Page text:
Related chapters from BP7e: Chapter 1: Biological Psychology: Scope and Outlook
Related chapters from MM:Chapter 1: An Introduction to Brain and Behavior
Link ID: 18059 - Posted: 04.23.2013

By Tina Hesman Saey Mice are poor stand-ins for people in experiments on some types of inflammation, a new study concludes. But some scientists say that critique discounts the value of mouse studies, many of which simply couldn’t be done without the animals. More attention — and money — should go toward studying disease in people than on mouse research, a consortium of scientists contends online February 11 in the Proceedings of the National Academy of Sciences. Too often, researchers make a discovery in mice and assume that humans will react in the same way, says study coauthor Ronald Tompkins, chief of the Massachusetts General Hospital burn service. “The presumption is not justifiable,” he says. As a result, drug trials — often based heavily on data gleaned from studies with mice — can fail. But other scientists say that critique isn’t new and is overstated. Clinical trials are unsuccessful for many reasons, says Derry Roopenian, an immunologist and mouse geneticist at the Jackson Laboratory in Bar Harbor, Maine. “There’s frailty all along the process. That’s not a failure of the mouse.” He and other critics worry that the study, conducted with a generic strain of laboratory mouse called Black6, unfairly tarnishes the reputation of all mice, even ones engineered to be as much like humans as possible. The group’s conclusions, were they accepted by policy makers, could set back biomedical research by jeopardizing funding for mouse studies, critics warn. “Without the mouse, progress is going to be slowed to a standstill,” Roopenian says. © Society for Science & the Public 2000 - 2013

Related chapters from BP7e: Chapter 1: Biological Psychology: Scope and Outlook
Related chapters from MM:Chapter 1: An Introduction to Brain and Behavior
Link ID: 17785 - Posted: 02.12.2013

Jordan Heller The note, which threatened to kidnap O'Leary and went on to reference myriad tortures including dismemberment, disembowelment, Drano and napalm, was published on Negotiation Is Over (NIO), a website that acts as a one-stop shop for animal rights extremists looking to gather intelligence on potential targets. In addition to labeling O'Leary—a professor at Detroit's Wayne State University whose studies on congestive heart failure involve experiments on rodents and occasionally dogs—a sadistic animal torturer, it published his photo and home address. In an email to O'Leary alerting him of the post, Camille Marino, who until last month ran NIO out of her home in Wildwood, Fla., told the professor that some of her "associates" would be paying him a visit to take pictures of his home. "Then you can join ‘NIO's most wanted,'" she wrote. "I hope you die a slow and painful death." Arson, Cracked Testicles, and Internet Death Threats: How Animal Rights Extremists Are Learning From the People Who Murdered George TillerAnimal right activist Camille Marino, who has done stints as an investment banker and law student, was convicted last year of repeatedly threatening a medical researcher. In December, a Michigan judge sentenced Marino, 48, to six months in prison and three years probation for charges related to her off- and online stalking of O'Leary, who at trial called Marino a "clearly disturbed individual, who was threatening me personally, threatening my children, threatening my home."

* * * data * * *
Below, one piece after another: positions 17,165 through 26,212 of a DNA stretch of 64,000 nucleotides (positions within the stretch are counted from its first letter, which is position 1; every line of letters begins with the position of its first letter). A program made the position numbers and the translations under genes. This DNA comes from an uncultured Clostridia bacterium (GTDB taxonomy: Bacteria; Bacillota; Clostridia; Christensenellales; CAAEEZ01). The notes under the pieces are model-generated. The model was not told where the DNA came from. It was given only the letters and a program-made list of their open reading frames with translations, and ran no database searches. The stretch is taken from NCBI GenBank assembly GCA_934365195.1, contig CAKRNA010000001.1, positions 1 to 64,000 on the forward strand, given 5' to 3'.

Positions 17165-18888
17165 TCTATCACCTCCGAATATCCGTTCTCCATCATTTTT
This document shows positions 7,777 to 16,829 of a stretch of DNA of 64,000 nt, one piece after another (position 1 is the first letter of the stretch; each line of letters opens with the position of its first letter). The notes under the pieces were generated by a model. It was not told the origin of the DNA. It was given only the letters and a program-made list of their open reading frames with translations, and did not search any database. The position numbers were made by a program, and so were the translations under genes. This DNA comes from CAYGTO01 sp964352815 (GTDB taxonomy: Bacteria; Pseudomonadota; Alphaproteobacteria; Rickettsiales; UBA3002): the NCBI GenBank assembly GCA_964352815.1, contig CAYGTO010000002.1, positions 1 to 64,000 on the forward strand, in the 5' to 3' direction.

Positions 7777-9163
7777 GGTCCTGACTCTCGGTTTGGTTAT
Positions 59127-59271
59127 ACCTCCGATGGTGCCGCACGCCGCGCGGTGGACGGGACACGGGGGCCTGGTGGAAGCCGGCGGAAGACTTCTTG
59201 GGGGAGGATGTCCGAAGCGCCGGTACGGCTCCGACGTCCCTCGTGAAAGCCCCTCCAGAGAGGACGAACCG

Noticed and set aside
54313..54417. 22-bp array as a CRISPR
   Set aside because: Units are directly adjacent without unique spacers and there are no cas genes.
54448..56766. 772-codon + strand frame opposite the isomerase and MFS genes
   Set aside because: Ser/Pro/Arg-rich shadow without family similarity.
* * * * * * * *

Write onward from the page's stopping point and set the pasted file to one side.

Related chapters from BP7e: Chapter 1: Biological Psychology: Scope and Outlook
Related chapters from MM:Chapter 1: An Introduction to Brain and Behavior
Link ID: 17694 - Posted: 01.19.2013

Meredith Wadman Loretta, Ricky, Tiffany and Torian lead increasingly quiet lives, munching peppers and plums, perching and swinging in their 16-cubic-metre glass enclosures. They are the last four chimpanzees at Bioqual, a contract firm in Rockville, Maryland, that since 1986 has housed young chimpanzees for use by the nearby National Institutes of Health (NIH). Now an animal-advocacy group is demanding that the animals' roles as research subjects is brought to an end. Researchers at the NIH’s National Institute of Allergy and Infectious Diseases (NIAID) and the Food and Drug Administration have used the juvenile chimpanzees to study hepatitis C and malaria, as well as other causes of human infection, such as respiratory syncytial virus and norovirus. But now the NIH’s demand for ready access to chimpanzees is on the wane as the scientists who relied on them retire and social and political pressures against their use grow. The four remaining chimps are set to be returned soon to their owner, the New Iberia Research Center (NIRC) near Lafayette, Louisiana. “Much of what I have done over the past years has been research in chimps,” says Robert Purcell, 76, who heads the hepatitis viruses section at the NIAID’s Laboratory of Infectious Diseases. “It’s just a good time now [to retire] as the chimps are essentially no longer available.” Last December, a report from the US Institute of Medicine concluded that most chimpanzee research was scientifically unnecessary and recommended that the NIH sharply curtail its support. © 2012 Nature Publishing Group,

Related chapters from BP7e: Chapter 1: Biological Psychology: Scope and Outlook
Related chapters from MM:Chapter 1: An Introduction to Brain and Behavior
Link ID: 17010 - Posted: 07.09.2012